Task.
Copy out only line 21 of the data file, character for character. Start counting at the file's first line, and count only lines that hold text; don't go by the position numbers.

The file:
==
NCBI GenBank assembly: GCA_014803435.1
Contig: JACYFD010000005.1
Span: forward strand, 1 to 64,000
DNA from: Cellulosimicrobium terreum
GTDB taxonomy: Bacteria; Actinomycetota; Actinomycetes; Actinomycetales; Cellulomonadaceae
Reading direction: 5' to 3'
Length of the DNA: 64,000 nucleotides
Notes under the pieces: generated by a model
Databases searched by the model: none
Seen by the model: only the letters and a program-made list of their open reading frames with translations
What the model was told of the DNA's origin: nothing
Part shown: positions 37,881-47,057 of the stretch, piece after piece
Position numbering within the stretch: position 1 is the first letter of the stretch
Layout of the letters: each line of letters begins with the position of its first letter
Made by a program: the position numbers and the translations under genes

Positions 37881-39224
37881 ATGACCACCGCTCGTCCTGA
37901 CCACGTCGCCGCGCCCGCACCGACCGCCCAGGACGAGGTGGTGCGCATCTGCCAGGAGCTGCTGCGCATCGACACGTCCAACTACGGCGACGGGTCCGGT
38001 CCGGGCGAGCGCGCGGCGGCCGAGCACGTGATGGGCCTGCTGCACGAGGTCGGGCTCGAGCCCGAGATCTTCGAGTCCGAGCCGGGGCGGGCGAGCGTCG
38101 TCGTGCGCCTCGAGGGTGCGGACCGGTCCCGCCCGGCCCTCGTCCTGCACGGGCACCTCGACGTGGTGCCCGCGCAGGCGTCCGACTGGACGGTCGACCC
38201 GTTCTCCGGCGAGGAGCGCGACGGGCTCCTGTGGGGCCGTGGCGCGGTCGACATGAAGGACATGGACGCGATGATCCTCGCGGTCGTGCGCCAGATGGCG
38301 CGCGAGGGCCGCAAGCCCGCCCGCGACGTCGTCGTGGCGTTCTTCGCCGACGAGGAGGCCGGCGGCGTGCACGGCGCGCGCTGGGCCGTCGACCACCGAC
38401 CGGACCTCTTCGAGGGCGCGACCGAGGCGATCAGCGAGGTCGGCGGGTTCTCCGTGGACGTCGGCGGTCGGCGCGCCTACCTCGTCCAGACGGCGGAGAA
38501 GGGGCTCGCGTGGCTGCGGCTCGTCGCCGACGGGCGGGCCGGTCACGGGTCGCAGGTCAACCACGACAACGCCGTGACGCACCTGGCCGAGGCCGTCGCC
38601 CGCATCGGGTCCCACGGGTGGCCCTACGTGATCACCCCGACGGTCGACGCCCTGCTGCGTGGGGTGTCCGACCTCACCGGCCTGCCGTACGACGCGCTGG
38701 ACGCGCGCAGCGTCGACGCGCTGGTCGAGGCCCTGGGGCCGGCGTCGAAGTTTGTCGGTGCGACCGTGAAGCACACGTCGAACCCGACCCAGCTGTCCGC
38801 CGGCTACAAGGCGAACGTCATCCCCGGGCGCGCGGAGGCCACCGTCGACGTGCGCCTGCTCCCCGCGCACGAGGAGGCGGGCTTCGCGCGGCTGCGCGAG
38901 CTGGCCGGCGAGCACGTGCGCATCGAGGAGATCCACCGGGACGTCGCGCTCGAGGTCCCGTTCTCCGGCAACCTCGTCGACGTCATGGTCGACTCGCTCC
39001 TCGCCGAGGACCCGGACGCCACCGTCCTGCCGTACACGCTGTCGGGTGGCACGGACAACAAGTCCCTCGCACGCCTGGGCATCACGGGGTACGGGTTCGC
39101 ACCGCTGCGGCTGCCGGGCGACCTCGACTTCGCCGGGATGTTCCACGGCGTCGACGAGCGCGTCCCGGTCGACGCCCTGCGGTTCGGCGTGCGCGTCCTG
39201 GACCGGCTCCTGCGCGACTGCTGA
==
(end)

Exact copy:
38201 GTTCTCCGGCGAGGAGCGCGACGGGCTCCTGTGGGGCCGTGGCGCGGTCGACATGAAGGACATGGACGCGATGATCCTCGCGGTCGTGCGCCAGATGGCG